Distracted by blueprints for his beach house, Asher signs them, no problem. As Lex carries on about his girl, Patrice, taking up with one of Marlo's guys - Fruit - Slim Charles pulls up, checking in on why things are so slow. Bodie complains that he has been forced off the Fayette Street because Marlo wanted that real estate and the new corner isn't prime. He is angry at being pushed off his old strip and would like to beef with Marlo's crew, but Slim Charles cautions him.

Royce fields messages from his secretary as they head out, putting off a donor - developer Andy Krawcyzk, it seems - and playing games with Carcetti's people, who are demanding two debates. Nonetheless, with business slow, Bodie relents and pays Namond for a half day. He complains to Lex about Namond's work ethic, saying he only employs the boy out of respect for his father. Least I hope it ain't. Snoop pours quicklime on the body which is then wrapped in a shower curtain.

They exit with their box of tools. As they try to catch the bird, Dukie throws a bug bomb - a bottle with bugs trapped inside - and the sound scares away the quarry. Namond and Dukie trade insults and then a few blows before Michael interposes. The boys all walk away from Dukie - save for Randy, to whom Dukie confides to Randy that the pigeon wasn't a homer - it didn't have a metal tag. Nemo's been letting Dukie clean out the coop.

He hasn't received his certification yet, but staff shortages in the system mean he will be getting classes nonetheless. They are dubious about his qualifications until he tells them he used to be a city police. That, at least, bodes well in their minds. Dennis Mello, when patrolman Jimmy McNulty knocks and is urged - not for the first time - to get out of a radio car and return to investigative duties, for which there is a desperate need in the district.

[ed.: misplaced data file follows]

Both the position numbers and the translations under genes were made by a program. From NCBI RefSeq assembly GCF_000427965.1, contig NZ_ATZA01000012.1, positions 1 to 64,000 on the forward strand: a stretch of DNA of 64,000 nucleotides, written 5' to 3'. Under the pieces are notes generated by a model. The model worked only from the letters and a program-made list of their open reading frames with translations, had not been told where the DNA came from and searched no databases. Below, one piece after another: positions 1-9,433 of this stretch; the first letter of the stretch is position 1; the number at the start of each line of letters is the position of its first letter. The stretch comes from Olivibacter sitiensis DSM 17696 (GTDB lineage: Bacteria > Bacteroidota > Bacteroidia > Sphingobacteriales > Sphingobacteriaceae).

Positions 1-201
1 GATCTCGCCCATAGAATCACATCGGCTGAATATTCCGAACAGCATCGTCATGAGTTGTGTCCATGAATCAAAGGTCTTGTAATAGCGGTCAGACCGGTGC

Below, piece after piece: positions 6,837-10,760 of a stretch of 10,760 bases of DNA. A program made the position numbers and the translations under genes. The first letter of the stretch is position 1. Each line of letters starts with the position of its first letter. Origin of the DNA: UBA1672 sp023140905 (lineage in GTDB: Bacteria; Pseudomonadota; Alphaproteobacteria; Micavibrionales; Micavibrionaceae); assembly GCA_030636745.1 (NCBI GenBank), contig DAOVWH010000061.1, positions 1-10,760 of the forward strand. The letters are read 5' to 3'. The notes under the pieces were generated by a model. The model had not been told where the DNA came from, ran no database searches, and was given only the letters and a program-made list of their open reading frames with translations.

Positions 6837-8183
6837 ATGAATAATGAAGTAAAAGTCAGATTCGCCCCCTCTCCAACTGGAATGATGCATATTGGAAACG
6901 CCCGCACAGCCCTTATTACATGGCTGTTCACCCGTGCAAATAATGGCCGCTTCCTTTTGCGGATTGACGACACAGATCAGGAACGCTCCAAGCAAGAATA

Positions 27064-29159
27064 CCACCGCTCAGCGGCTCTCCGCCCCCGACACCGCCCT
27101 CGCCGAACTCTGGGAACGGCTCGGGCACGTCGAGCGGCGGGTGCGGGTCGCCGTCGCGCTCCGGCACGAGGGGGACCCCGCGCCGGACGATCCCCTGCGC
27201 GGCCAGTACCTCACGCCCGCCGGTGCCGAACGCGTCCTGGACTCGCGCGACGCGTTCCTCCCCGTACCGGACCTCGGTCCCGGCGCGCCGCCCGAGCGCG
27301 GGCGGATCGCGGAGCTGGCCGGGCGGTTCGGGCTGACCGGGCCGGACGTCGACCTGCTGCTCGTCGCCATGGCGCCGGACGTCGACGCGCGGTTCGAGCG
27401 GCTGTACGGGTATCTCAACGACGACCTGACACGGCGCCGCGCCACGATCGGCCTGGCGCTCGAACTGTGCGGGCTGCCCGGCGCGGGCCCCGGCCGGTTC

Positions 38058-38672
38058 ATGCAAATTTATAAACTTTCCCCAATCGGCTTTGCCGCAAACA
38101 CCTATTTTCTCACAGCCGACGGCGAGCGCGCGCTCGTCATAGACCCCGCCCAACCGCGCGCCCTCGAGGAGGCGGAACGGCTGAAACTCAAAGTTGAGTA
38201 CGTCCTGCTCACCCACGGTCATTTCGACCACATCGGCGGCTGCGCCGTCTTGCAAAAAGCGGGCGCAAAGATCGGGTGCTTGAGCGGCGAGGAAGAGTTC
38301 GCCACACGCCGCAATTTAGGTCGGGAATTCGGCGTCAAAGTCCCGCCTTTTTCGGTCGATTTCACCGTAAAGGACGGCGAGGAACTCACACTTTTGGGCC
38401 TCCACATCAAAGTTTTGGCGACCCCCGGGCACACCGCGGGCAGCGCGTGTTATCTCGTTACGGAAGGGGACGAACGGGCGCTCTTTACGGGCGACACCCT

For us, yes, Daniels concedes. But for McNulty, maybe not. Sergeant Ellis Carver and Off. Anthony Colicchio pull up. Carver waits for Bodie to say a proper farewell. Though I do care about what your cute little blonde wife thinks about so many things Eventually, and with reluctance, he begins to make the calls. He surprises them as they leave, shoots Fruit in the head, then greets Patrice, who flees horrified.

Lex saunters away, leaving Fruit dead on the pavement. When Freamon joins homicide detectives Bunk Moreland and Ed Norris to review the details of the shooting, Norris asks him if this hurts Freamon's investigation, losing a guy they had wired. But Freamon notes they've got several wires at the street level and with or without Fruit, they are progressing. Bunk gives Freamon Fruit's cellphone as a consolation prize - he can pull other numbers off it - and they discuss the fact that Marlo, who seems to be the new power in West Baltimore, has been so quiet.

Disappointed in the bluster and lack of logic shown by some of his lieutenants, Marlo shares a look with Chris before rejecting their offer to kill everyone on Bodie's corner in retaliation. He did one of ours, so he need to fall. Namond wants to hit back, but harder, and Randy gets an idea.